This week on Uncommon Knowledge columnist James Delingpole discusses, with Hoover research fellow Peter Robinson, the European Union, the Green movement, and socialized medicine. (47:41)
Thomas Sowell introduces his new book, Intellectuals and Society, and expounds on what he calls “the fatal misstep of intellectuals.” . . .
In this wide-ranging discussion with Peter Robinson, Bjorn Lomborg analyzes the Biden administration’s plan to address climate change, lauds a slew of new clean energy technologies that are coming in the next decade, and discusses the upsides—and the downsides—of migrating the world from a carbon-based economy to one based on electricity generated by clean energy sources.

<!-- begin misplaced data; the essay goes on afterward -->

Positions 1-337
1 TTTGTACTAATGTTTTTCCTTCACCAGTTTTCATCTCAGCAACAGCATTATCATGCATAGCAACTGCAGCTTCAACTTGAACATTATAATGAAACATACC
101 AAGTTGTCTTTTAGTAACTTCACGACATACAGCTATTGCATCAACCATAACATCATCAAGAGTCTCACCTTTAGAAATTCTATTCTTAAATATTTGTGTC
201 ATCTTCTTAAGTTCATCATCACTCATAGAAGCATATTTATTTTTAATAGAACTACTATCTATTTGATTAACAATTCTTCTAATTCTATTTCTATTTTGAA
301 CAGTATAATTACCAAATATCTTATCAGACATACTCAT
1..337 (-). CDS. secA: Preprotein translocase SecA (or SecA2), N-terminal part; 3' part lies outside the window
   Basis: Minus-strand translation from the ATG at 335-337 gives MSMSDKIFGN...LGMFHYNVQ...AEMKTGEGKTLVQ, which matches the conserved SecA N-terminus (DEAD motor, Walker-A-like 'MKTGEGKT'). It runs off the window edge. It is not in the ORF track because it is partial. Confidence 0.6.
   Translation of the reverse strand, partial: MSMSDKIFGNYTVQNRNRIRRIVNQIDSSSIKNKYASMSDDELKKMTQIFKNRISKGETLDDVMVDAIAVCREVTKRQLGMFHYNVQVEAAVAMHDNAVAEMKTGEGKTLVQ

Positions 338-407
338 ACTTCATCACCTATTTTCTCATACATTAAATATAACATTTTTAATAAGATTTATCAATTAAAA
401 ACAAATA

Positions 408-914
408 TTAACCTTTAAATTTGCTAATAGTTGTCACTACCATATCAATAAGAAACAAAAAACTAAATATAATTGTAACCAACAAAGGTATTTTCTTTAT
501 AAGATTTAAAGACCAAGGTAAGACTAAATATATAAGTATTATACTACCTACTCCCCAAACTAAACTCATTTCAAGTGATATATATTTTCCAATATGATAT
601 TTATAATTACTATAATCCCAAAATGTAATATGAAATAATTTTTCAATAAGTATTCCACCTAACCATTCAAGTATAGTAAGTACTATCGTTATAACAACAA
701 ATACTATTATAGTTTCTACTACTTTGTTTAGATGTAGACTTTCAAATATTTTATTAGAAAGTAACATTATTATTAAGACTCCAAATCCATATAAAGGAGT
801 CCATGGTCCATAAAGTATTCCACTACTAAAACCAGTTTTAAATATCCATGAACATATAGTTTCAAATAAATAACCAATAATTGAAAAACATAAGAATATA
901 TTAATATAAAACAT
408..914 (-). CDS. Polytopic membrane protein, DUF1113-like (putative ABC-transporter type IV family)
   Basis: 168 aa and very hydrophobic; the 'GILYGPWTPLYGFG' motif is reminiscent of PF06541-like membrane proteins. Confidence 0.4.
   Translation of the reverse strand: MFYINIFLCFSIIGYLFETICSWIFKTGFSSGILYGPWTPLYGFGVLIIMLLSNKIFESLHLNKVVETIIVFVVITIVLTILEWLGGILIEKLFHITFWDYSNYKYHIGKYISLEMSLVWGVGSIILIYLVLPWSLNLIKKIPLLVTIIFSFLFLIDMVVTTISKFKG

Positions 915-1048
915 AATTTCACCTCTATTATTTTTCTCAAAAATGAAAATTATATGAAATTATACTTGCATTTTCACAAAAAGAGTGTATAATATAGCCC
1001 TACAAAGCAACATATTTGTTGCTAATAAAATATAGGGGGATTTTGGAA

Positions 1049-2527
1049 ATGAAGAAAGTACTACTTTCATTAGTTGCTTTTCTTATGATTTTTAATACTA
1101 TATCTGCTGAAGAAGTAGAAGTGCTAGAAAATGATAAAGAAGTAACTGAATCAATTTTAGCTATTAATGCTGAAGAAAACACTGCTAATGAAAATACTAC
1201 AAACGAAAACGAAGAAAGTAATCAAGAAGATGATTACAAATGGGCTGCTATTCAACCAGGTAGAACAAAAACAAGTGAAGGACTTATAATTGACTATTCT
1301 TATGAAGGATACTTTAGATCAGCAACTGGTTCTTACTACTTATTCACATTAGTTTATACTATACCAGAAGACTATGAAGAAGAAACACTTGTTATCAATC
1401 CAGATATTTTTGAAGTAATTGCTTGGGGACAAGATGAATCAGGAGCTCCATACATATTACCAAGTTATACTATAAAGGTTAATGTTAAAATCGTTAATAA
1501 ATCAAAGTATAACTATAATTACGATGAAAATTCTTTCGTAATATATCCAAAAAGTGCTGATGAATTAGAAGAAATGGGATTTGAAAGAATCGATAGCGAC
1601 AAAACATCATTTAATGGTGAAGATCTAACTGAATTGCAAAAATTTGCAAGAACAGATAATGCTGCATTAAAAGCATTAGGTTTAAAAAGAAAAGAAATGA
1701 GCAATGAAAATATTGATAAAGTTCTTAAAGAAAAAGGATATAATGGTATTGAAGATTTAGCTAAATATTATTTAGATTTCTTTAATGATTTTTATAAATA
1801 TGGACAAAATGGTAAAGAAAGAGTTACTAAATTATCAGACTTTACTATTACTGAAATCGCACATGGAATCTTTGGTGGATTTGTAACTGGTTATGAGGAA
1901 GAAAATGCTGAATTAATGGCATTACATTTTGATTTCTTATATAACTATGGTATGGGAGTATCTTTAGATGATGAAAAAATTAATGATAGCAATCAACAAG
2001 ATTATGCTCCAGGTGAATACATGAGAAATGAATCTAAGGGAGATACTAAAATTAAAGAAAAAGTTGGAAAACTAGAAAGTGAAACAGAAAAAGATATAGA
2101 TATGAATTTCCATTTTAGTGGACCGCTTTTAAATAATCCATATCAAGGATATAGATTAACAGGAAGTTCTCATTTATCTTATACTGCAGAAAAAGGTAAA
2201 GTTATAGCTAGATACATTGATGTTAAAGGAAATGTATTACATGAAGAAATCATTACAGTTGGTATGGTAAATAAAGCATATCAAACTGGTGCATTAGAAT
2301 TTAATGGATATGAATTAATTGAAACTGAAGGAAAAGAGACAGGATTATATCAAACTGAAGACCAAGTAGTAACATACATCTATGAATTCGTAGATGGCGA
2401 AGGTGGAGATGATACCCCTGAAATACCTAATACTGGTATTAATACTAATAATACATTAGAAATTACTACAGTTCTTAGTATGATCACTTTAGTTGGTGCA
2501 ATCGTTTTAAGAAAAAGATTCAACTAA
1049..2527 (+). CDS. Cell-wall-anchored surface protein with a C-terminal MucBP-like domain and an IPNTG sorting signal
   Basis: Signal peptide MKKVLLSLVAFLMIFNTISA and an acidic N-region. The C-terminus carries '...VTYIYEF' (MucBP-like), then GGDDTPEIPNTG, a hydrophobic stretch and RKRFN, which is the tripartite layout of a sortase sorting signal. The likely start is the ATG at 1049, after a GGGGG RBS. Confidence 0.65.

In his new book, The Decadent Society, New York Times columnist Ross Douthat presents a theory: “Western society stopped advancing in the second half of the 20th century."
The USSR had thrived during the nuclear revolution of the 1950s, matching America's ability to produce powerful missiles and destructive warheads. But accuracy eluded the USSR. Precision strike was produced by miniaturizing computing power, so it was limited by the capacity of the computer chips crammed into the nose of each missile. The Soviets faced fundamental challenges in their ability to fabricate tiny circuits.
Matt Ridley, author of The Rational Optimist, insists that we humans must face the truth about ourselves—no matter how good it might be. An interview with Peter Robinson.